Spirituality and religion in patients with HIV/AIDS

Sian Cotton, Christina M. Puchalski, Susan N. Sherman, Joseph M. Mrus, Amy H. Peterman, Judith Feinberg, Kenneth I. Pargament, Amy C. Justice, Anthony C. Leonard, Joel Tsevat

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161 Scopus citations

Abstract

BACKGROUND: Spirituality and religion are often central issues for patients dealing with chronic illness. The purpose of this study is to characterize spirituality/religion in a large and diverse sample of patients with HIV/AIDS by using several measures of spirituality/religion, to examine associations between spirituality/religion and a number of demographic, clinical, and psychosocial variables, and to assess changes in levels of spirituality over 12 to 18 months. METHODS: We interviewed 450 patients from 4 clinical sites. Spirituality/religion was assessed by using 8 measures: the Functional Assessment of Chronic Illness Therapy - Spirituality-Expanded scale (meaning/peace, faith, and overall spirituality); the Duke Religion Index (organized and nonorganized religious activities, and intrinsic religiosity); and the Brief RCOPE scale (positive and negative religious coping). Covariates included demographics and clinical characteristics, HIV symptoms, health status, social support, self-esteem, optimism, and depressive symptoms. RESULTS: The patients' mean (SD) age was 43.3 (8.4) years; 387 (86%) were male; 246 (55%) were minorities; and 358 (80%) indicated a specific religious preference. Ninety-five (23%) participants attended religious services weekly, and 143 (32%) engaged in prayer or meditation at least daily. Three hundred thirty-nine (75%) patients said that their illness had strengthened their faith at least a little, and patients used positive religious coping strategies (e.g., sought God's love and care) more often than negative ones (e.g., wondered whether God has abandoned me; P<.0001). In 8 multivariable models, factors associated with most facets of spirituality/religion included ethnic and racial minority status, greater optimism, less alcohol use, having a religion, greater self-esteem, greater life satisfaction, and lower overall functioning (R 2=.16 to.74). Mean levels of spirituality did not change significantly over 12 to 18 months. CONCLUSIONS: Most patients with HIV/AIDS belonged to an organized religion and use their religion to cope with their illness. Patients with greater optimism, greater self-esteem, greater life satisfaction, minorities, and patients who drink less alcohol tend to be both more spiritual and religious. Spirituality levels remain stable over 12 to 18 months.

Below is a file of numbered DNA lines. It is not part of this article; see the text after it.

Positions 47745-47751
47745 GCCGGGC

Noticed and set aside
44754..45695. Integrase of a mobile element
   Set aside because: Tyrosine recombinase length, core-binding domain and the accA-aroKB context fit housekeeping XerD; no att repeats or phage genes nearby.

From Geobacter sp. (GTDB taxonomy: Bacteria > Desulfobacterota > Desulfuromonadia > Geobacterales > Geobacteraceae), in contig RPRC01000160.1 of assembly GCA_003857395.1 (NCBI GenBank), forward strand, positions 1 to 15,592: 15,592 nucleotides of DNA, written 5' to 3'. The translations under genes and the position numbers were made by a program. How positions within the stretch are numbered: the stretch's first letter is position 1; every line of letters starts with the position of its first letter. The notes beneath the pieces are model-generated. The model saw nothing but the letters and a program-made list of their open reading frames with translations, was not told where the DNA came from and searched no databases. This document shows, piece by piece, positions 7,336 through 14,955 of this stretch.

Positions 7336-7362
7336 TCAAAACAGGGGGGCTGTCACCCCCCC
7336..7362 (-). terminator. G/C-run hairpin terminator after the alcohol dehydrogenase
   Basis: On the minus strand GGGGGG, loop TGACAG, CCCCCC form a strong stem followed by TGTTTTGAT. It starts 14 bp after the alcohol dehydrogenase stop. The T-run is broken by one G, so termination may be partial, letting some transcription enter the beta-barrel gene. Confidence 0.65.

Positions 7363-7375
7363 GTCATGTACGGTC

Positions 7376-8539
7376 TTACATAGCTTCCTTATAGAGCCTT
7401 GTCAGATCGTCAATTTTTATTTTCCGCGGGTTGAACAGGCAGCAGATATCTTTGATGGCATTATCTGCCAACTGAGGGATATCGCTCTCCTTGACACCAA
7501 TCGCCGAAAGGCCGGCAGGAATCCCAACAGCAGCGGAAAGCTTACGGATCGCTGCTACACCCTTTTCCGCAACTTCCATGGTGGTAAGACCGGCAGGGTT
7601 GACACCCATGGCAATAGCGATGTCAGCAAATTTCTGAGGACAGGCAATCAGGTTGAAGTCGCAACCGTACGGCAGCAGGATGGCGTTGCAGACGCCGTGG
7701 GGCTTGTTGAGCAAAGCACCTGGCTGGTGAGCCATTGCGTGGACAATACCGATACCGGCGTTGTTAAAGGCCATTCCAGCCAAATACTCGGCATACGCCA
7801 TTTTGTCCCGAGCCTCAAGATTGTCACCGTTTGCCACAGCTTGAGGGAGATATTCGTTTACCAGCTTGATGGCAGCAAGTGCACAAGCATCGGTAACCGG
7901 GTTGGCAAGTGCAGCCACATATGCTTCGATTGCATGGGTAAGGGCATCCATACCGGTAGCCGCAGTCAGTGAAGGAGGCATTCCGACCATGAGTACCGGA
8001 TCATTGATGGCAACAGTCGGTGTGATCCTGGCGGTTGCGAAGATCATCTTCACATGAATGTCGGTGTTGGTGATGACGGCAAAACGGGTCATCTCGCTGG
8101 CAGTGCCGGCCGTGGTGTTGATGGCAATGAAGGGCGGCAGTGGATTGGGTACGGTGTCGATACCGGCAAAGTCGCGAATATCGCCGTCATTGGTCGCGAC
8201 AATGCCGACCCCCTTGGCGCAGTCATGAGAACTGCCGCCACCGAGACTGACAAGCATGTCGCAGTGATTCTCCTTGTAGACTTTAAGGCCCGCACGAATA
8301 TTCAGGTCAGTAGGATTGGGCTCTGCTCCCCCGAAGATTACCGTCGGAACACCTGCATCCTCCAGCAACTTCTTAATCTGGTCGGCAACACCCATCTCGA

Original languageEnglish (US)
Pages (from-to)S5-S13
JournalJournal of General Internal Medicine
Volume21
Issue numberSUPPL. 5
StatePublished - Dec 2006

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Keywords

  • AIDS
  • HIV
  • Religion
  • Spirituality

ASJC Scopus subject areas

  • Internal Medicine

Cite this

Cotton, S., Puchalski, C. M., Sherman, S. N., Mrus, J. M., Peterman, A. H., Feinberg, J., Pargament, K. I., Justice, A. C., Leonard, A. C., & Tsevat, J. (2006). Spirituality and religion in patients with HIV/AIDS. Journal of General Internal Medicine, 21(SUPPL. 5), S5-S13.